print('hello' .. ' ' .. 'world!') -- This is Lua!
print(js.run('[0,1,2,3,4,5]')) -- Run JS from Lua
-- Interact with the page using Lua
local screen = js.global.screen
print("you haz " .. (screen.width*screen.height) .. " pixels")
local window = js.global -- global object in JS is the window
window.alert("hello from lua!")
window.setTimeout(function() print('hello from lua callback') end, 2500)
local document = js.global.document
print("this window has title '" .. document.title .. "'")
One of the important aspects of running a VM in another VM is performance, and in this case benchmark tests indicate 50% of the native code, which is on par with other C code compiled to asm.js, and good enough for certain scenarios according to Zakai:
That is too much [performance too low] for some uses cases, but certainly acceptable for others. In particular, remember that the Lua VM is often significantly faster than other dynamic languages like Python and Ruby. These languages are useful in many cases even if they are not super-fast.
Another issue is the size of the library, which in this case is surprisingly small at 200KB g-zipped.
There are some other difficult problems to deal with when running a VM in another VM, as mentioned by Zakai:
This project does not seem to be an indication of Mozilla’s desire to be able to run other VMs in the browser, but rather to show the power of Emscripten and asm.js, which currently are in a race head-to-head with Google PNaCl, another attempt to run native code in the browser. (Mode details can be found in this InfoQ post: Debate: Do We Need a Universal Web Bytecode?)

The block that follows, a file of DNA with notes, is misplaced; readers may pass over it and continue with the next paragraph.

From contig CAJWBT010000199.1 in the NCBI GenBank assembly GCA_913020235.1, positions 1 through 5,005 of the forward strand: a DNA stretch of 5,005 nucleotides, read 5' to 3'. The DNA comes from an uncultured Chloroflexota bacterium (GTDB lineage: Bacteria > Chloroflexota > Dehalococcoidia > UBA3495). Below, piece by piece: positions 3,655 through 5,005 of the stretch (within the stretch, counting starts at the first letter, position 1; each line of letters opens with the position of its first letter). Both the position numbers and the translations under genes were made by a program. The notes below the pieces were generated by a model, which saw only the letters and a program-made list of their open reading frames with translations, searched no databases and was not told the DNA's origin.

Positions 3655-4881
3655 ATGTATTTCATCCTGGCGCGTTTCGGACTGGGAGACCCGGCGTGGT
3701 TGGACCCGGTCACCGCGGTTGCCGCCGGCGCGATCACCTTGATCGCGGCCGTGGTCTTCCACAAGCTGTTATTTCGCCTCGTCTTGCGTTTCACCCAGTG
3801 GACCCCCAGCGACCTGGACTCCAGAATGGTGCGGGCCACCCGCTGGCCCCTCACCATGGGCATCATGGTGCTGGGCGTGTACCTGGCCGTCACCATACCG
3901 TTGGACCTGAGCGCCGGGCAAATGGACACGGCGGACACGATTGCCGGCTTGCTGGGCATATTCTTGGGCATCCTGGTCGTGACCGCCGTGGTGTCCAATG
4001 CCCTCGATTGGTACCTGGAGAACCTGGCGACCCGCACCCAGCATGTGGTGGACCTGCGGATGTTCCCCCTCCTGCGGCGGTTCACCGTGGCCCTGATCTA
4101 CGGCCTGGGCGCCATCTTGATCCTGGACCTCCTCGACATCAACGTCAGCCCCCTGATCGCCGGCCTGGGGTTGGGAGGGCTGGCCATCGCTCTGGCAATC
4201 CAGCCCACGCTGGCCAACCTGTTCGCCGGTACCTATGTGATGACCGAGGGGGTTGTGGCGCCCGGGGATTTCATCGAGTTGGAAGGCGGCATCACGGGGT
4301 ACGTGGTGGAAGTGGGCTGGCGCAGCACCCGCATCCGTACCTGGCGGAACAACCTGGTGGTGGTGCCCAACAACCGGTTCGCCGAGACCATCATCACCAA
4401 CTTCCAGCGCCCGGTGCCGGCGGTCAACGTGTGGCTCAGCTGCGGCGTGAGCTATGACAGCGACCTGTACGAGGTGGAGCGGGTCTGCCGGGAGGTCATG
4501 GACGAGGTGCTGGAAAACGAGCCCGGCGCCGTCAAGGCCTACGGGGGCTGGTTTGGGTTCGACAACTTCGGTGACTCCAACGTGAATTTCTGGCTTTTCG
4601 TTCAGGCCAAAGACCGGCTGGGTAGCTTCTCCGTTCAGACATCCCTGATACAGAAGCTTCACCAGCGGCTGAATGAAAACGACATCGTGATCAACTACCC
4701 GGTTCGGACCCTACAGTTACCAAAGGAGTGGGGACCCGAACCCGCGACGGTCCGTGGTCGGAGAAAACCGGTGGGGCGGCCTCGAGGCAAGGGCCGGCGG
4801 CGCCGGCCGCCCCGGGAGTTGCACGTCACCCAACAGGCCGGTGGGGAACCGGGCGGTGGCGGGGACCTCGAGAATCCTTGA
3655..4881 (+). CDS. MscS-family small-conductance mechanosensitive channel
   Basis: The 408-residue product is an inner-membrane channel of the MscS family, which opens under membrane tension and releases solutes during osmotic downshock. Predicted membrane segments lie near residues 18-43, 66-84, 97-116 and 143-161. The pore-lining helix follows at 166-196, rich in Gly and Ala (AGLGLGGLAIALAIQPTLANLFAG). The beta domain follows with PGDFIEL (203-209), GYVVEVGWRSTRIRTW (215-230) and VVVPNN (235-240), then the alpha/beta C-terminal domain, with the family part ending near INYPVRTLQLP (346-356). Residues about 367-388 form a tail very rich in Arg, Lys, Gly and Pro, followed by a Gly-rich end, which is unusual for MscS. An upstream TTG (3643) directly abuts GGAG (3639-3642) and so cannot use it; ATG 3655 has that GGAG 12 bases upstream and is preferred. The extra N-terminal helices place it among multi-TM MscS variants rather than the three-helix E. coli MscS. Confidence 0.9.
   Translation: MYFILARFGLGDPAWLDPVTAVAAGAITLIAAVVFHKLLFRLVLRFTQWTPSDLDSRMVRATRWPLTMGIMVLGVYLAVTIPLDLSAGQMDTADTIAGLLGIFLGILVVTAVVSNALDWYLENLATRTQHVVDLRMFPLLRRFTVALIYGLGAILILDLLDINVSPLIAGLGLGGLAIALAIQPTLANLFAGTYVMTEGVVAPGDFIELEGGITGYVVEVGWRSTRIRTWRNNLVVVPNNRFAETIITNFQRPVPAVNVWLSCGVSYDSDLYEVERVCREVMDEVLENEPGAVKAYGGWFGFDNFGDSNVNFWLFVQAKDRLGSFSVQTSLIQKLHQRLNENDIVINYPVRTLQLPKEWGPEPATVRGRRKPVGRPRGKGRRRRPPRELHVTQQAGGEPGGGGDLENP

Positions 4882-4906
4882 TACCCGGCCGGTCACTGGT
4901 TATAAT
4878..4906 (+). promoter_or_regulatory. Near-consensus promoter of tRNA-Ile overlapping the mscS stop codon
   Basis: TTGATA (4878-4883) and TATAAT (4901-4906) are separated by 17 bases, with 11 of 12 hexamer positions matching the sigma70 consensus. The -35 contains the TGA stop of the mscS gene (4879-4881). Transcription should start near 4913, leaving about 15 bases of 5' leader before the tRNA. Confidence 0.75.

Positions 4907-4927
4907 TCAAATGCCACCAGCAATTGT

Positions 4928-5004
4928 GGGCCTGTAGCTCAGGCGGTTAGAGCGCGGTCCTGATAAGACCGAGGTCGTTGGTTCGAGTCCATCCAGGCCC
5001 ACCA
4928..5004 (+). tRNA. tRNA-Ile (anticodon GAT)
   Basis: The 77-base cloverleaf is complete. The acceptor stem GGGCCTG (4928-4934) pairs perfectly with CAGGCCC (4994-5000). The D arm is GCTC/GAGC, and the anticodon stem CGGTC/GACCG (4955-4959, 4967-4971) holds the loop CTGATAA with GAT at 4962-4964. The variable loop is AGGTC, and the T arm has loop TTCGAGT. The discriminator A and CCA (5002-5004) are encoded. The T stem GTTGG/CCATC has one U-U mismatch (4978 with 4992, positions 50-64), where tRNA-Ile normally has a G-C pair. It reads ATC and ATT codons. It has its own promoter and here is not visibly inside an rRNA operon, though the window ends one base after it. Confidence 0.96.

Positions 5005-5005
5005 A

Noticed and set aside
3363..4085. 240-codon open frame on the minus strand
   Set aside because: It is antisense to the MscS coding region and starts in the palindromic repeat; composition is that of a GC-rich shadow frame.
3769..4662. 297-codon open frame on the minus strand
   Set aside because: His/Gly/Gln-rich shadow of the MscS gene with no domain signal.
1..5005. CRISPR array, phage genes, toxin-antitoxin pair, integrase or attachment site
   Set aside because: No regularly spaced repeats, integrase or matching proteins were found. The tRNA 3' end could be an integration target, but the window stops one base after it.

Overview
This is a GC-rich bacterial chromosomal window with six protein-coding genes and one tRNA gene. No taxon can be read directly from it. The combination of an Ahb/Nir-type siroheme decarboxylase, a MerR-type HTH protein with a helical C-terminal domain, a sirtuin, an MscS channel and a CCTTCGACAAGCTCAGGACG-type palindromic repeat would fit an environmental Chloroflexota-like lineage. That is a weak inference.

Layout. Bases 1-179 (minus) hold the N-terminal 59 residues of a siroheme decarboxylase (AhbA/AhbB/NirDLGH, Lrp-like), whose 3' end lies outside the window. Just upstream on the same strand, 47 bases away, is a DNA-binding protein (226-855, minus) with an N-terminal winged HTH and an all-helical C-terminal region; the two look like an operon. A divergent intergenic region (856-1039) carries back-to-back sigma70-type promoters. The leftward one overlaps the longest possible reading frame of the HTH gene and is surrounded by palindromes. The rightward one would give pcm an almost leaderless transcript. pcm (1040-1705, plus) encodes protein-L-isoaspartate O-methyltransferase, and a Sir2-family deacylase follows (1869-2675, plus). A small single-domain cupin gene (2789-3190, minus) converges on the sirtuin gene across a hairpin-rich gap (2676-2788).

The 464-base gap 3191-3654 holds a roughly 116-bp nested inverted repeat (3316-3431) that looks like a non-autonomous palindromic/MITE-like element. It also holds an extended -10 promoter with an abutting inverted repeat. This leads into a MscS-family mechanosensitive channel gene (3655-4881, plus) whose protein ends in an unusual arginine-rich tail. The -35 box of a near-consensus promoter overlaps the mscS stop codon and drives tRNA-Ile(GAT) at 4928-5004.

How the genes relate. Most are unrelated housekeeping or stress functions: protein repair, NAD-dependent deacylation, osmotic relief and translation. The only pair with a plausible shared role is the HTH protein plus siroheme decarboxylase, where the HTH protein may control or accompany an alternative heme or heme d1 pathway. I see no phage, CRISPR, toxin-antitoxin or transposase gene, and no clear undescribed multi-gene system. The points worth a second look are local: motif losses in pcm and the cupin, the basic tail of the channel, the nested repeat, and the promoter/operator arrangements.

The problem with both asm.js and PNaCl is that none is supported by other browsers. Theoretically, Chrome can run asm.js code, but the performance is rather poor. For example, Lua VM benchmarks run on Chrome at less than 30% the performance on Firefox Nightly, which is 50% of the native. As it is, nobody will run asm.js in Chrome unless Google optimizes their browser for Firefox’s solution for native code. It may all come down to browser market share and the ability to improve the performance of their respective solutions.
Comprehensive Article on ASM.js performance compared to native code
This is a worthwhile read. ASM.js mostly acquits itself well but only on Firefox. Still, this means that other browsers could follow FF's lead to achieve comparable performance.
Personally I am a bit leary of native code as in Google's NaCl.
Delivering Performance Under Schedule and Resource Pressure: Lessons Learned at Google and Microsoft
Ivan Filho Mar 06, 2014
Andrew Stellman Mar 06, 2014